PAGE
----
One of the nation’s great archival collections of New England folksong, folklore, and balladry, the Flanders Ballad Collection was the lifework of Helen Hartness Flanders (1890-1972), of Springfield, Vermont.Portrait_of_young_Helen_Hartness_Flanders-743x1024

In 1930, Mrs. Flanders, daughter of a former Governor of Vermont, wife of Ralph Flanders, Republican Senator from Vermont from 1946-1959, and a trained musician, was appointed by the Committee on Traditions and Ideals of the Vermont Commission on Country Life to spearhead a project to document the traditional music of Vermont.

Over the course of thirty years, and with the assistance of Marguerite Olney, Flanders gathered and preserved more than 4800 field recordings of New England folksongs and ballads as sung by native Vermonters and other New Englanders. Primarily of Anglo-American origin, but also including some Franco-American music and fiddle tunes, the songs were recorded on wax cylinder, disk, and reel-to-reel magnetic tape. In addition to the invaluable content of the songs, the formats document the evolution of recording technology in the mid-20th century.


After a decade of collecting, Mrs. Flanders became concerned about the safety and long-term preservation of this unique collection, which had been housed in her own home in Springfield, VT. In May, 1941, she donated the collection to Middlebury College with the proviso that it be kept in a “fireproof environment” and that it should be used as a resource for academic and scholarly research. Mrs. Flanders and Marguerite Olney, who became curator of the collection at Middlebury, continued to add to the prodigious archive of field recordings until 1958.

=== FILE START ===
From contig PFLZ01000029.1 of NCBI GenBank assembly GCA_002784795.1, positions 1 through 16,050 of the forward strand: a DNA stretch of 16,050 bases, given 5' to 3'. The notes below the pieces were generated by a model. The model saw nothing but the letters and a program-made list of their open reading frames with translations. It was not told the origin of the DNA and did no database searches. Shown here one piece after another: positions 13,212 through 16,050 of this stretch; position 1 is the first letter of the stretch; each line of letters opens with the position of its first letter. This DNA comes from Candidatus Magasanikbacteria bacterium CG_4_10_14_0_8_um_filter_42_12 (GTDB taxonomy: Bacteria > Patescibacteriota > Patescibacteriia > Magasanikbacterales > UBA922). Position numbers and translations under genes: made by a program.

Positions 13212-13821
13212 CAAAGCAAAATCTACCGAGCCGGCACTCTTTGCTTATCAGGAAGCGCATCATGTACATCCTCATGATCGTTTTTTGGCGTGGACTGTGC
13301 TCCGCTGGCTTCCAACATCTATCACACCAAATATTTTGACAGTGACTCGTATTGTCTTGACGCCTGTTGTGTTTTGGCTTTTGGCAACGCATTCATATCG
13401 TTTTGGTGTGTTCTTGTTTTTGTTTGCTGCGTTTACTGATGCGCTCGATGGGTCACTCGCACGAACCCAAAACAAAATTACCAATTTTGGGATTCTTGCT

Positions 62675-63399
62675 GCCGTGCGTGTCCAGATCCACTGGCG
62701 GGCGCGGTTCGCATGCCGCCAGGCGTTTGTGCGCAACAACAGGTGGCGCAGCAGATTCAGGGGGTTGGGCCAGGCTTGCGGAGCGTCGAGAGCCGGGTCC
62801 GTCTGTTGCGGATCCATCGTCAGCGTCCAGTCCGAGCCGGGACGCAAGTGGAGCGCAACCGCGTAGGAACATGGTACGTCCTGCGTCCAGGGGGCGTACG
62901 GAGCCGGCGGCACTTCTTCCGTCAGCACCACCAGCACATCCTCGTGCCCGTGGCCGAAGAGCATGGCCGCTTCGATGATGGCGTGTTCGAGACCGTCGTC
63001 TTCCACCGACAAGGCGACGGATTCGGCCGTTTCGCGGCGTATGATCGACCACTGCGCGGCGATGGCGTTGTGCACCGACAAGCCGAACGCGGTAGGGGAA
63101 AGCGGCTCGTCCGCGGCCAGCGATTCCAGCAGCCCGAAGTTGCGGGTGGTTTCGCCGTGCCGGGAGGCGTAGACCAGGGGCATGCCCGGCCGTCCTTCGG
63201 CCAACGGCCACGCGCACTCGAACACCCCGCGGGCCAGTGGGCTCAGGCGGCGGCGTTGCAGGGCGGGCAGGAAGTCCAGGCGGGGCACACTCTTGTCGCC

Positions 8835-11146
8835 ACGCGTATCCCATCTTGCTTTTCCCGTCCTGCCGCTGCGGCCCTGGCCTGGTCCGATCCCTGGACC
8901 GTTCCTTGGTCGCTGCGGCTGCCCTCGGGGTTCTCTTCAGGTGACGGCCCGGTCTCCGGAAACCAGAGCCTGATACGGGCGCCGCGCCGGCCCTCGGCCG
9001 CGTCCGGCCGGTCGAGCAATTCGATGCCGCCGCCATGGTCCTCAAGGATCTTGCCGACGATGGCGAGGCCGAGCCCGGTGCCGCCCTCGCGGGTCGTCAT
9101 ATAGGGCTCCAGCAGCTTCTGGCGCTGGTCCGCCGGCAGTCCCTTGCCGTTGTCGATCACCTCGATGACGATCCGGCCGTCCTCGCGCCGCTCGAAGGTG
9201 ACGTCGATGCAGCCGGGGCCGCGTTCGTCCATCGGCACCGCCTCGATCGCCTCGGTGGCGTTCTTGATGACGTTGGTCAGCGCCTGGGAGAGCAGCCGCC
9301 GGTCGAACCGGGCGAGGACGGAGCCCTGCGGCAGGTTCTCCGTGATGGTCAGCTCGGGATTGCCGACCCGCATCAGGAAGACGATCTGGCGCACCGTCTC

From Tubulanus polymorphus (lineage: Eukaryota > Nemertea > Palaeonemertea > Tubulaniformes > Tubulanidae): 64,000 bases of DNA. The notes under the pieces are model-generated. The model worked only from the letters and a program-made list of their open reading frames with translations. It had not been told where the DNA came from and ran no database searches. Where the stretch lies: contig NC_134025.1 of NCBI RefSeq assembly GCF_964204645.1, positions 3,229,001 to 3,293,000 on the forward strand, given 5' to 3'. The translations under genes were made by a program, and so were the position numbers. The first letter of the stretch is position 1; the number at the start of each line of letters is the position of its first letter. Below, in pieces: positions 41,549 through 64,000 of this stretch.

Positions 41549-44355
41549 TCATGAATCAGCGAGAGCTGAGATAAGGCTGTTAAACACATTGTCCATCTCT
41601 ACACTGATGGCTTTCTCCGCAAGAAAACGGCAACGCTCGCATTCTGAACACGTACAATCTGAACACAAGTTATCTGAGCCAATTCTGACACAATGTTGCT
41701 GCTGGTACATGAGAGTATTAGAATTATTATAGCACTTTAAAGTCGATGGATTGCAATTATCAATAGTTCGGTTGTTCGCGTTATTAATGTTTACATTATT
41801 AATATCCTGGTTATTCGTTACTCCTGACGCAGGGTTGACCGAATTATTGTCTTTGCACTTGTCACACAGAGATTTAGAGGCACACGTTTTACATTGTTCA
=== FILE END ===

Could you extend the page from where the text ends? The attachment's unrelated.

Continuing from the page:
Over the years, Mrs. Flanders had donated other materials from her collection to the

College and by the early 1960s, comprised her personal research library containing several thousand books on American folksong, folklore, and balladry, dating from the late 18th through mid-20th centuries; over 600 broadsides; more than 200 songsters and hymnals; original 18th and 19th century music manuscripts; an archive of transcriptions of songs and their multiple variants corresponding but not limited to songs represented by the field recordings; and Mrs. Flanders personal and professional correspondence and business records.